When we look around us, at all the things that we can touch and see, all of this is visible matter. And yet, this makes up only a small fraction of the matter in the universe.
We know that the vast majority of matter is Dark. Dark matter does not emit nor reflect light, nor have we yet observed any known particle interacting with it. Dark matter is massive, being subject to gravity. It is through its gravitational effects on other matter in space that its existence was inferred.
What is Dark Matter made of?
This is one of the questions that physics yet has to answer. A compelling hypothesis is that Dark Matter is made of particles interacting weakly with conventional particles. In this case, Dark Matter can be produced in the collision of particles such as those produced at the Large Hadron Collider, at the CERN laboratory in Geneva.
Many previous searches for Dark Matter have been performed, with no discovery so far. However, this hypothesis has not been ruled out. A more powerful particle collider could still have a chance of discovering these elusive particles. Such a machine is now available and taking data since 2015: it is the upgraded Large Hadron Collider. It is with this machine that we are searching for subtle effects due to the presence of Dark Matter particles, using the largest detector ever built, the ATLAS experiment.
With DARKJETS and together with our colleagues at the University of Geneva, Ohio State University, the University of Heidelberg, and Oxford University, we have introduced a data taking technique that is new to the ATLAS detector. The amount of experimental data taken is generally limited by constraints in recording the selected events to storage. We have lifted this limitation by applying enhanced real-time analysis algorithms and recording only the subset of information relevant to the searches. The more data, the more chances there are to detect rare processes: the deployment of this technique will enable new and more sensitive searches for the particles that are the portal between ordinary matter and Dark Matter.
We are currently analysing data from the LHC collisions using novel techniques, to either discover or constrain the particle nature of Dark Matter. In case of discovery, the characterization of the new phenomenon in terms of Dark Matter can be confirmed using complementary experiments in space, with synergy within Sweden and internationally. In case of no discrepancy with respect to known phenomena, our work will further constrain the particle nature of Dark Matter and point to future paths in the search for answers to a mystery of our Universe.The DARKJETS project is financed by the European Research Council.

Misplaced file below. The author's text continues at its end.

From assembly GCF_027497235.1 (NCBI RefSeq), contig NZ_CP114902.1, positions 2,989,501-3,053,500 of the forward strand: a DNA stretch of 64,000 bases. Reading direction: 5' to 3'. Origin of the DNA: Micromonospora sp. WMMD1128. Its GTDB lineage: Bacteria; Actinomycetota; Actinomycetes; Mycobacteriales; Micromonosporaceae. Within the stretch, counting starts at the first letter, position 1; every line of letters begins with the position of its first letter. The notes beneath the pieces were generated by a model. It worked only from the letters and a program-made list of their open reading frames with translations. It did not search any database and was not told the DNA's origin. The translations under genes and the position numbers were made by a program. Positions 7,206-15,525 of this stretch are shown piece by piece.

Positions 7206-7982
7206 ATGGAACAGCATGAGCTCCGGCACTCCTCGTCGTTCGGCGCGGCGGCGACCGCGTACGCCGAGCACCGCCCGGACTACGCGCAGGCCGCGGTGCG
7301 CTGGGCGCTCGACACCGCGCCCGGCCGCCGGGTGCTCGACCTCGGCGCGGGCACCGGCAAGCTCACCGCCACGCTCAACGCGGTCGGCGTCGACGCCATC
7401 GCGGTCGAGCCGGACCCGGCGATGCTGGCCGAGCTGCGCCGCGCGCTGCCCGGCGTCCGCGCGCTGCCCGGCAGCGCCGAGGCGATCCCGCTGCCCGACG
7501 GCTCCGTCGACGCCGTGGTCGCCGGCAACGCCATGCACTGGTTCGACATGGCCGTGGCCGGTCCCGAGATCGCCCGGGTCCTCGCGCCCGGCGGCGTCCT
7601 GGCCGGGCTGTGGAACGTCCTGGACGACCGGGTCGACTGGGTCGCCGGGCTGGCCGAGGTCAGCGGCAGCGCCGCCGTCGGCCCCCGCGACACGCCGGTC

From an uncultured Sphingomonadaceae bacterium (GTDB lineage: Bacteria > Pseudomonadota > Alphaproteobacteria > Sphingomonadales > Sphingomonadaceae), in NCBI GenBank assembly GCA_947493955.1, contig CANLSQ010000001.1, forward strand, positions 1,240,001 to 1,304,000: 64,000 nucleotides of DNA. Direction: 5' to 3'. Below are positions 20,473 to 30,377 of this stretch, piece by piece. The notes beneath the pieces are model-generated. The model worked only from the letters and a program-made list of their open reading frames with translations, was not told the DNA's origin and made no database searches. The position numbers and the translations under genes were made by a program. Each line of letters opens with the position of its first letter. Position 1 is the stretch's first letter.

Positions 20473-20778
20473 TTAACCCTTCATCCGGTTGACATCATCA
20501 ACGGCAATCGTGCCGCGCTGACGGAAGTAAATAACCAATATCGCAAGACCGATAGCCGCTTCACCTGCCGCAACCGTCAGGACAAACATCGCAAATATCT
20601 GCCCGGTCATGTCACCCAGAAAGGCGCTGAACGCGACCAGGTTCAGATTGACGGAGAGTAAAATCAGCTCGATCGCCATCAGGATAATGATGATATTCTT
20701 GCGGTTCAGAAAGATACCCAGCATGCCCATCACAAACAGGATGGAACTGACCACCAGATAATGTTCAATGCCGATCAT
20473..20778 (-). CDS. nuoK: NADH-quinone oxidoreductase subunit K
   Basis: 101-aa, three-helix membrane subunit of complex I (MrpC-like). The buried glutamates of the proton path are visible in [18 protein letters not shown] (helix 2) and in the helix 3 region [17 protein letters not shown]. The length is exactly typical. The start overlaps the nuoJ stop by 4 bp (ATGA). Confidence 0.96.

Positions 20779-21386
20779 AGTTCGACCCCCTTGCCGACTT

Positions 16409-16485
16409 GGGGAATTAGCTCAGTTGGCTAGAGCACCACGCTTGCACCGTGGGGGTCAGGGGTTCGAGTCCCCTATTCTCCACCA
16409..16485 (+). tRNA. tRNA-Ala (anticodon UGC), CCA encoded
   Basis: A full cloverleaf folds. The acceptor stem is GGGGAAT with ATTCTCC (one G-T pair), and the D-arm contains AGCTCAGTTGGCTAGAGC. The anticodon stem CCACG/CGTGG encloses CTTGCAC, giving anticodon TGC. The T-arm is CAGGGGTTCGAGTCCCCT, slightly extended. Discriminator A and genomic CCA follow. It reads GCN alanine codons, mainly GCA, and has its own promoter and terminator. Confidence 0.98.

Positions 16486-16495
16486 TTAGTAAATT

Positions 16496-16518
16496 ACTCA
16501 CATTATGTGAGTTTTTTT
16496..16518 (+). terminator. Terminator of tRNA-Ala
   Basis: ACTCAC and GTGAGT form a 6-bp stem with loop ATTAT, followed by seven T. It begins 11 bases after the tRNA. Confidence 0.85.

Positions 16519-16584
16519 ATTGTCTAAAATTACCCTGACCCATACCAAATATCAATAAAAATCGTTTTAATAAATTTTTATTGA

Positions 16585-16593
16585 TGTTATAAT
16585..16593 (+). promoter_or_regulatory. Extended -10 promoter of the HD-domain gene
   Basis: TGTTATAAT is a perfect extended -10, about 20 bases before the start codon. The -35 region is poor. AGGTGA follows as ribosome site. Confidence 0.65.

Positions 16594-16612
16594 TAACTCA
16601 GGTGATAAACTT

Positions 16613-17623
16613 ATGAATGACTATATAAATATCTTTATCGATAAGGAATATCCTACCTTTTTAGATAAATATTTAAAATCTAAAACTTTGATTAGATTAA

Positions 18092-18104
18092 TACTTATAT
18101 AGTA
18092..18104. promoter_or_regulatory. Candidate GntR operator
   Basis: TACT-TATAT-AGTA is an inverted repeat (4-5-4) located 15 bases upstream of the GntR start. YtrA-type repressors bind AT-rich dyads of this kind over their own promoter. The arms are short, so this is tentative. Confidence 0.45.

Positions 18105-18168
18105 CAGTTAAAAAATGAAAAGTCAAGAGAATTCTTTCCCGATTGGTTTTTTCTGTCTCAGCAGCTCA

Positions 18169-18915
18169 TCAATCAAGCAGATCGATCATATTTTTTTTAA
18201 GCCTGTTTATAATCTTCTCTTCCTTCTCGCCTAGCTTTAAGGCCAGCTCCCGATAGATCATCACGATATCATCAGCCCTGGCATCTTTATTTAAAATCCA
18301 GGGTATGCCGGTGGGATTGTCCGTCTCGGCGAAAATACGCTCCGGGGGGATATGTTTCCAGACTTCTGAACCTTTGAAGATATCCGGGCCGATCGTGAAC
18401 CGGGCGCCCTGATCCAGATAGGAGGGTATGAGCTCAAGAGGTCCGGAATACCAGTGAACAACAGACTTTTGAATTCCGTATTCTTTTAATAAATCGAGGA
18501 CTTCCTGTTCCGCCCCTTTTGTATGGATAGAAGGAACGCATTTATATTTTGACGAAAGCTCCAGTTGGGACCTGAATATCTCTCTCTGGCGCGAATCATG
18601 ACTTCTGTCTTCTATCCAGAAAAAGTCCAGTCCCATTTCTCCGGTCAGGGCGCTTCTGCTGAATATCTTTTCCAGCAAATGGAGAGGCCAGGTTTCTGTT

In Nature Physics and Astronomy, Insight issue on Dark Matter: March 2017 Volume 13, No 3 , I co-edited a Progress article titled Dark Matter at Colliders (open-access link coming soon).
The data taking and analysis technique called "Trigger-object Level Analysis" used for the dark matter searches in DARKJETS is described in the paper Performance of the ATLAS Trigger System in 2015 that has been submitted to the Journal of High Energy Physics in 2016.
The preliminary results of the Trigger-object Level Analysis with the 2015 dataset can be found in the ATLAS public note Search for light dijet resonances with the ATLAS detector using a Trigger-object Level Analysis in LHC pp collisions at sqrt(s) = 13 TeV .
The preliminary results of the Dijet+ISR Analysis with the 2015 and part of the 2016 dataset can be found in the ATLAS public note Search for new light resonances decaying to jet pairs and produced in association with a photon or a jet in proton-proton collisions at sqrt(s) = 13 TeV with the ATLAS detector.
Trigger Level Analysis (TLA) is also a Three Letter Acronym (TLA)
Caterina Doglioni Office A421, Fysikum 22241 Professorgatan 1, Lund
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